10 Major Mobile App Launch Mistakes to Avoid in 2018

mobile app launch mistakes
Mobile apps perform all sorts of functions for businesses. Every professional from a work-from-home entrepreneur to the CEO of a major business can benefit by launching a new app.

Why?

Because customers demand one. Even business-to-business partners and employees prefer a business to release a helpful app. A word to the wise here.

A business can’t afford to botch the development and later release an app.

Once an app hits the marketplace, the app contributes to a company’s branding.

But, a poorly-received app doesn’t exactly help the cause of establishing a positive name. A weak app could even undermine the ability to generate sales. Once customers lose confidence in the company’s ability to produce a decent app, they will most likely ignore its future releases. Diligence and care must go into the process of developing and an app in such a competitive market. Unfortunately, many businesses make drastic mistakes when attempting to venture into the app game.

Don’t follow their lead.

Here are 10 major and common app launch mistakes that are best avoided:

1. Generalizing Your Market

generalizing your market
“Anybody and everybody” is not your target market. Home Depot doesn’t buy advertisements in travel magazines. People who buy such magazines aren’t looking to fix up a home. It is obvious that they have travel on the mind.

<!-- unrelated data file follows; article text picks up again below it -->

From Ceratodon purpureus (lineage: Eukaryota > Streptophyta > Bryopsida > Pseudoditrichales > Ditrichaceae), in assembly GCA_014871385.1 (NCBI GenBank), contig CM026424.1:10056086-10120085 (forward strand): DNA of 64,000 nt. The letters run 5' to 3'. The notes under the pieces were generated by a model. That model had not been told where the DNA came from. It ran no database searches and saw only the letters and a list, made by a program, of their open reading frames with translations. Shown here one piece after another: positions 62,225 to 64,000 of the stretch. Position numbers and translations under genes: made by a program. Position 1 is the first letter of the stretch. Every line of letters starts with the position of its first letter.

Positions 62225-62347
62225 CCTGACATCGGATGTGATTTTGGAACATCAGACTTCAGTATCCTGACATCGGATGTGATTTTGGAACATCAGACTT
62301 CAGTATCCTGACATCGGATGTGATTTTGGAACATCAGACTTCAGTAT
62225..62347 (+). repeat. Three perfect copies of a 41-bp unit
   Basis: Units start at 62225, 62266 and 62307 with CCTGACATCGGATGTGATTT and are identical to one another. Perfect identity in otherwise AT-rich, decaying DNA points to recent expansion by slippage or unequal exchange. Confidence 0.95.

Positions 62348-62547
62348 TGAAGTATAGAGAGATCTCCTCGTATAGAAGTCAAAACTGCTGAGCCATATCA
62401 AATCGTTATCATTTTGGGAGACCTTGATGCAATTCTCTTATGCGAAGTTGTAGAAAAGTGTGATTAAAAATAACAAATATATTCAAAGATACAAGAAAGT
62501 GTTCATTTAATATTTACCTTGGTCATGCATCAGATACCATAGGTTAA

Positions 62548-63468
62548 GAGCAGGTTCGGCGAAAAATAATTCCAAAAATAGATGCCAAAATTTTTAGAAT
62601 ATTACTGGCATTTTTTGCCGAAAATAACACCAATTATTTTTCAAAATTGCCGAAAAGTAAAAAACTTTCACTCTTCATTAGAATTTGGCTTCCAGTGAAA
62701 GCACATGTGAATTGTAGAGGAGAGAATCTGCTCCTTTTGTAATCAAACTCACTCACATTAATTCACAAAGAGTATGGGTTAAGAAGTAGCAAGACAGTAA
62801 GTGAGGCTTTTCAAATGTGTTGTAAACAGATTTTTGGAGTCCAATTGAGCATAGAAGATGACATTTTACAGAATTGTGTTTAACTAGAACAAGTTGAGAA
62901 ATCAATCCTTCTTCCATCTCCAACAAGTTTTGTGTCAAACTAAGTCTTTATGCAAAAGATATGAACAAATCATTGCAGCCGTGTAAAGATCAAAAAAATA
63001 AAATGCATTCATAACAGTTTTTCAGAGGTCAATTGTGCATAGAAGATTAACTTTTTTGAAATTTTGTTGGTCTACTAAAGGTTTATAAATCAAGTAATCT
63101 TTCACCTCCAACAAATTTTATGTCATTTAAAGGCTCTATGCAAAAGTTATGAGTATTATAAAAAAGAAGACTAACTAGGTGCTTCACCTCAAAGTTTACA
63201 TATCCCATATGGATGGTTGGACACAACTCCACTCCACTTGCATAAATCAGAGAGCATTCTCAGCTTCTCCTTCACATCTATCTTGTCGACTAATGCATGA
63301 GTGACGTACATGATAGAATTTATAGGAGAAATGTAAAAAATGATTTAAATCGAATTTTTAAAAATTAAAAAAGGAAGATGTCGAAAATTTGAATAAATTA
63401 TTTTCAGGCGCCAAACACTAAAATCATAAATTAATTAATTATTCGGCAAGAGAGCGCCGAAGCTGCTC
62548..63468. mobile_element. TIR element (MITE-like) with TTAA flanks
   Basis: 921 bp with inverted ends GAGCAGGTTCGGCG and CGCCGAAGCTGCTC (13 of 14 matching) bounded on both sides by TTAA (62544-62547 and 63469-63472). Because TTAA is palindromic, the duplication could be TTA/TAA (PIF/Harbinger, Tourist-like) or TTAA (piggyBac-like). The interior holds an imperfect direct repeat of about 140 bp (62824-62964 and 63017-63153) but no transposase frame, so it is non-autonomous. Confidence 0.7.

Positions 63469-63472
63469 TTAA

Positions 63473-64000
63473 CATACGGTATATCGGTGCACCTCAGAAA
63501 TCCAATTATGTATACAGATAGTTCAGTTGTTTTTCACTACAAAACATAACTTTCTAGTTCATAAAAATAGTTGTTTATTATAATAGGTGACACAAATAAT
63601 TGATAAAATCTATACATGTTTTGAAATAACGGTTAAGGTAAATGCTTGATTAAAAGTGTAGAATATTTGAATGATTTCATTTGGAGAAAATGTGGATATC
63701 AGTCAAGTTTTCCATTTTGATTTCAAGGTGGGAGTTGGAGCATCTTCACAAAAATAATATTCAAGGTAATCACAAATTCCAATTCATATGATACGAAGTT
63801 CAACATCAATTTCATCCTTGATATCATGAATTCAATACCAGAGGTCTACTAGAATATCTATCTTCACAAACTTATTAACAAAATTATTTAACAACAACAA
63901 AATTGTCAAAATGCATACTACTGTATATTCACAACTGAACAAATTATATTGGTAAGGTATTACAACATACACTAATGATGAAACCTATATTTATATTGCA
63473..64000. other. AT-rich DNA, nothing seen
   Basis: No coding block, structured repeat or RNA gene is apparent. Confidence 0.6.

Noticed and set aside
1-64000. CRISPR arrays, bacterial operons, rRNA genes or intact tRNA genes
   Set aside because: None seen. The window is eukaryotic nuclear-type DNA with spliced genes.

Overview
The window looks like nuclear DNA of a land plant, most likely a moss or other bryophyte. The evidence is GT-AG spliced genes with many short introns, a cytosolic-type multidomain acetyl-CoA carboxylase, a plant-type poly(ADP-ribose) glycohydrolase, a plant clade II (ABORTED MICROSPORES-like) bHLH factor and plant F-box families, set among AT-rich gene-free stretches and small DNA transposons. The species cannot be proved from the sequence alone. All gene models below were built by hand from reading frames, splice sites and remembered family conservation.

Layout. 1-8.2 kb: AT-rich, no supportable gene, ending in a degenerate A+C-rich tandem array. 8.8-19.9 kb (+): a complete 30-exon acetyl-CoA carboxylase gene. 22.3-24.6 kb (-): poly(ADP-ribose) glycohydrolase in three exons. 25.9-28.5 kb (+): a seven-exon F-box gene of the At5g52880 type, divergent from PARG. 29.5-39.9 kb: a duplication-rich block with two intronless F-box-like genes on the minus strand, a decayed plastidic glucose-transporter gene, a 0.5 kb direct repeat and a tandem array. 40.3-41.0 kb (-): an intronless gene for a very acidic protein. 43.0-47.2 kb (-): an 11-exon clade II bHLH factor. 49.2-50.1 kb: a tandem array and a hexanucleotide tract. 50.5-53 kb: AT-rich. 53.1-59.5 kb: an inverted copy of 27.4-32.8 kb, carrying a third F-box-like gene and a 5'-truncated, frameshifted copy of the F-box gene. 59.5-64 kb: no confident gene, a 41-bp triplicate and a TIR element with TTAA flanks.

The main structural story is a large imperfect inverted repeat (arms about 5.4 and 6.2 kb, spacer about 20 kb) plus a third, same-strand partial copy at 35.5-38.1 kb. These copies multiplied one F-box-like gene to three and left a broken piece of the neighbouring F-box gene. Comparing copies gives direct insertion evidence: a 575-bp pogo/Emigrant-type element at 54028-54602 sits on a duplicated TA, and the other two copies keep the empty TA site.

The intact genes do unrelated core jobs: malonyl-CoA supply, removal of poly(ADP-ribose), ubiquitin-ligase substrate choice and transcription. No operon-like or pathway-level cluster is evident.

Developing and releasing an app must follow a similar logical approach. Even the most successful corporations that offer products or services with a wide appeal, target the right customer. The same must be true with app development.

Through careful market research and necessary steps, you must determine a clear audience for your app. Otherwise, an enormous amount of money might go into the development, but the app will fall flat. A large segment of the marketplace would feel ambivalent towards it.

2. Not Validating an MVP

Always determine the minimum viable product (MVP) before releasing anything into the market. Products, services, and, yes, apps, do require validation before release!

An MVP won’t contain all the features planned for the final app. But it is necessary to develop an MVP keeping in mind the challenges that come along with it. The goal here is not to shock and awe the market with the world’s greatest app. Instead, the test version targets interested users and procure feedback. This feedback could be negative, which isn’t a bad thing. It helps in determining any deficiencies in the app and improve it.
In time, with the right revisions, the final version of the app should give the customers what they want.

A small, targeted group of users could very well speak for everyone. However, you do not want everyone in the market making a final verdict on a poorly devised app. A wide release flop could prove devastating for your brand.

3. No App Store Optimization